So you *can* be ADHD with low processing speed. Was that score in her IQ testing? And she's labeled dyslexic? So go read Dyslexic Advantage by the Eides, where they explain the MRI research on brain structure. Widely-spaced mini-columns can result in low processing speed and a different way of learning, more circuitous, more connected. See if the book resonates.

I read it after making an appt. with the psych.  She definitely seems like the creative dyslexic folks (don't remember the technical term).  She can "see" a cute model of a house in her brain when all I see is a crumpled up piece of paper.  She re-uses stuff all the time (styrofoam, the packing in Amazon boxes, etc.) to make something cute.

10 hours ago, PeterPan said:

 

That may very well be! Her spelling was wicked low, right? 

Spelling is her hardest subject.  I do see her doing better with the way Wilson teaches it though.  I didn't actually do the Wilson training years ago as I think maybe the school was cutting costs and just sent the reading specialist to do it and then train the rest of us.  I think the program we used was similar to their fluency program.  Nonetheless, with just a TM I can do a lot more for her than I could do for my students with my "training".  There's a lot of multisensory components I didn't realize existed when I taught PS.

10 hours ago, PeterPan said:

 

So this is really interesting. My ds' processing speed is in that range, which given his overall IQ is still discrepant enough to be somewhat of a disability. But given that you're saying she FUNCTIONS like molasses, you have to wonder what's going on there. Like is it worse in noisy backgrounds? Is it worse after certain subjects or with fatigue? Is it worse on certain days, like maybe midweek?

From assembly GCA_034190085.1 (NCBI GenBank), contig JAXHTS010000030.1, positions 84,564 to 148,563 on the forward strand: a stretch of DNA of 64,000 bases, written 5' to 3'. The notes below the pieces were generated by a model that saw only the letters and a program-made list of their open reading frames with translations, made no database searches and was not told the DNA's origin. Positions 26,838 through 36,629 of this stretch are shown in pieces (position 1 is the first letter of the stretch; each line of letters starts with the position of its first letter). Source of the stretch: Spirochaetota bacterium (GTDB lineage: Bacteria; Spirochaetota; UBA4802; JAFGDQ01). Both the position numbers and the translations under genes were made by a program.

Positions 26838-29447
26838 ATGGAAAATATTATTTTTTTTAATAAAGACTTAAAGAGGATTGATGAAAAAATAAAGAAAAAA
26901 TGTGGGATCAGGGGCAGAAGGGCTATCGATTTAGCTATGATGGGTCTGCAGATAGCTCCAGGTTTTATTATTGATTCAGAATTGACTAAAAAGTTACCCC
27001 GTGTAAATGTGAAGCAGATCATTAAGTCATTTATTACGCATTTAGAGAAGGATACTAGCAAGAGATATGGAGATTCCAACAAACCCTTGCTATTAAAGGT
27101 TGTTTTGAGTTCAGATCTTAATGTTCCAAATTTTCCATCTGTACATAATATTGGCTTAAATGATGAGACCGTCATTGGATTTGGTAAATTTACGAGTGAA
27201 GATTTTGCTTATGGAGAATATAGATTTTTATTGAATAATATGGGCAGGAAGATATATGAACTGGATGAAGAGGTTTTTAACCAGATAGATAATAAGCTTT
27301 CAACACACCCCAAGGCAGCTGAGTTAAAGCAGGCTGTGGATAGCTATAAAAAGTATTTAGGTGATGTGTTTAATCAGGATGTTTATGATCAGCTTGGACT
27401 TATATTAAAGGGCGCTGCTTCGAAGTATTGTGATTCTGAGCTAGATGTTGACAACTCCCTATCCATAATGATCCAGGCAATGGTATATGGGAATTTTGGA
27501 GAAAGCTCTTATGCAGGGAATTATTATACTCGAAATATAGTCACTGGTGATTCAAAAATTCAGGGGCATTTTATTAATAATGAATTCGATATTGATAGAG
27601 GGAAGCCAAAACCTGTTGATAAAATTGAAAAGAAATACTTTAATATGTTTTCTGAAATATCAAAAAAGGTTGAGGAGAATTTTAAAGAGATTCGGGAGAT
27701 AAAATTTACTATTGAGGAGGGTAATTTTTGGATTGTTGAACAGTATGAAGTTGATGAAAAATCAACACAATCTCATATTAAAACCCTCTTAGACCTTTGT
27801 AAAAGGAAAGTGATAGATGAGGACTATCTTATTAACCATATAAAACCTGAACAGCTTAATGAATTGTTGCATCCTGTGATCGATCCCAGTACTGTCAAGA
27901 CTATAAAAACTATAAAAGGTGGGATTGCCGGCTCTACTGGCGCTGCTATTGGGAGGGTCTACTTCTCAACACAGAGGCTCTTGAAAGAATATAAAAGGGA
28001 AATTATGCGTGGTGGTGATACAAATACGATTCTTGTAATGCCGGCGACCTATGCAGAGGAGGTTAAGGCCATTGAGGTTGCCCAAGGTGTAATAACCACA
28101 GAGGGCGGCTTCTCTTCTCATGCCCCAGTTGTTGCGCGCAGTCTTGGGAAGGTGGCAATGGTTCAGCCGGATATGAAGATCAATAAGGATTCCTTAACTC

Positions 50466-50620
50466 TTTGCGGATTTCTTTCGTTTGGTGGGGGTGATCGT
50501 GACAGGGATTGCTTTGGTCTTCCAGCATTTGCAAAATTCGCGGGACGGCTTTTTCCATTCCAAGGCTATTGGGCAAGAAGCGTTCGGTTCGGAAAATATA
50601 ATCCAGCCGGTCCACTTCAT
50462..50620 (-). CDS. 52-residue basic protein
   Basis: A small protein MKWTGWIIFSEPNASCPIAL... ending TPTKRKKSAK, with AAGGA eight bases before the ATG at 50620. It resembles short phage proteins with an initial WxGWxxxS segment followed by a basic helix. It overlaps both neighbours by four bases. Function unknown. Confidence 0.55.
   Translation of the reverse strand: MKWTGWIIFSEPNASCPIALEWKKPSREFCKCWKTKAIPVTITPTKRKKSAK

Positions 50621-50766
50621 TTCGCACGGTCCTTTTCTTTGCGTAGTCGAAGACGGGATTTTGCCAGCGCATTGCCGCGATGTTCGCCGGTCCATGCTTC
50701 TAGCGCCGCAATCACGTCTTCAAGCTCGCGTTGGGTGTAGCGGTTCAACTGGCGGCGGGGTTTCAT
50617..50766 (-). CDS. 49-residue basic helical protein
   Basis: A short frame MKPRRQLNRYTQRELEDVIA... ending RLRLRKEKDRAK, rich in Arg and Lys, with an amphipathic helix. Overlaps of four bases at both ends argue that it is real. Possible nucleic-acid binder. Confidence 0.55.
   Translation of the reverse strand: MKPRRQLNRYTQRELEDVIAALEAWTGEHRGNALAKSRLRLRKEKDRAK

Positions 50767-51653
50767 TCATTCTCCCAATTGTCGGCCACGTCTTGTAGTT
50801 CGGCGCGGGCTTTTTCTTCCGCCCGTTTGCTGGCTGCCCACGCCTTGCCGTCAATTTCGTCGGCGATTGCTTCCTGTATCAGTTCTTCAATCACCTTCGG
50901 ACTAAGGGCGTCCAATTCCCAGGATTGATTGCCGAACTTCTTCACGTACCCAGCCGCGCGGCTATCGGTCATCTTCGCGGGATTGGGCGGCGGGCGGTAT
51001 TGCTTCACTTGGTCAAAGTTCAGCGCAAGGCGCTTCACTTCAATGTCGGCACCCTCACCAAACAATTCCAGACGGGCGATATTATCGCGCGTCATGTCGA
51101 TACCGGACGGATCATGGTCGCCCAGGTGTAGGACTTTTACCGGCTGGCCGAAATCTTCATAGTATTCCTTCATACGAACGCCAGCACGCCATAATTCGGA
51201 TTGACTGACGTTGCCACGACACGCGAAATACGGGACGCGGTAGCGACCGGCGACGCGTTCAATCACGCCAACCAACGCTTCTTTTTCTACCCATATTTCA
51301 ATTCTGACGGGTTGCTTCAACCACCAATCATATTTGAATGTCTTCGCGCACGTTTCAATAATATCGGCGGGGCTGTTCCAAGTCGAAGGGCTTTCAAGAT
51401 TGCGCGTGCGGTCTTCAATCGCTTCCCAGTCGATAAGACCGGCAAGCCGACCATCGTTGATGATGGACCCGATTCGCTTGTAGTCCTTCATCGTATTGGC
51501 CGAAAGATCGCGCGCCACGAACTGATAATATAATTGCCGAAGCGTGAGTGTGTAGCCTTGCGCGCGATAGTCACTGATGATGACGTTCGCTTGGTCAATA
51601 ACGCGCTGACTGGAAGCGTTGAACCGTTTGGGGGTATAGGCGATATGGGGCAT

I don't really see a pattern. She remembers details about bonsai trees because that's one of her latest interests.  She's listening to an audiobook about them.  So, if she thinks something is worth knowing she keeps the info in her head longer.

10 hours ago, PeterPan said:

They say chinese is the bomb for dyslexics, a very good choice. Maybe get her a skype tutor?

Not in the budget right now but maybe later on.  

10 hours ago, PeterPan said:

Did she pass the screening tool for Barton? It's possible she needs to do LIPS or something first. It's getting a little hard to find by Attention Good Listeners is excellent for working on near differences and discrimination. https://www.amazon.com/Attention-Good-Listeners-Gilliam-Degaetano/dp/B0077FDJ5Y  That $30 seems fair. It's what bust through my ds' problems. I had LIPS, Barton, all these other tools, but these worksheets were fabulous. 

 She didn't pass the third part (syllables).

10 hours ago, PeterPan said:

Nice! Was there a RAN/RAS score anywhere? Did he run a CTOPP? You always want to look at RAN/RAS with a dyslexic. These professionals go in circles about whether it's necessary, whether it can be improved, and I say just do it. Huge gains, small amount of effort, zero cost. I've shared dot pages in the past, but make your own, do them with numbers, whatever you want.

I think pairing cognitive work with your early instruction is really wise. RAN/RAS, the auditory discrimination, little things like this that you can pop in, 10 minutes at a time.

So just my two cents, but maybe think through how automatic her formation is. With my ds OTs would say oh the issue is his spelling, can't spell, so writing is hard. Well his spelling wasn't developmentally ready, but also the writing wasn't automatic and also the visual motor integration was exceptionally poor and also it's just a WRITING DISABILITY. So at some point, even when the spelling is there, even as we improve his visual motor integration (which makes his writing more legible), even as it becomes a little more automatic or comfortable, reality is that brain path from where it's stored to where it's organized to where it's motor planned to come out is stinking crunchy. I'm with Heather that it sounds like she needs an OT eval.

I don't see RAN/RAS or CTOPP.  Who typically does those tests?  I'm not sure how much more we want to spend on testing.  We saw a psych this time but will probably see a neuropsych next time as I think I really need more details about how her brain works. Or maybe we should see an SLP?  I'm not sure right now.

10 hours ago, PeterPan said:

 

She's 10? Have you started typing? She's young enough to do Talking Fingers and enjoy it, and it would reinforce your decoding instruction. Charming, cheap, good stuff.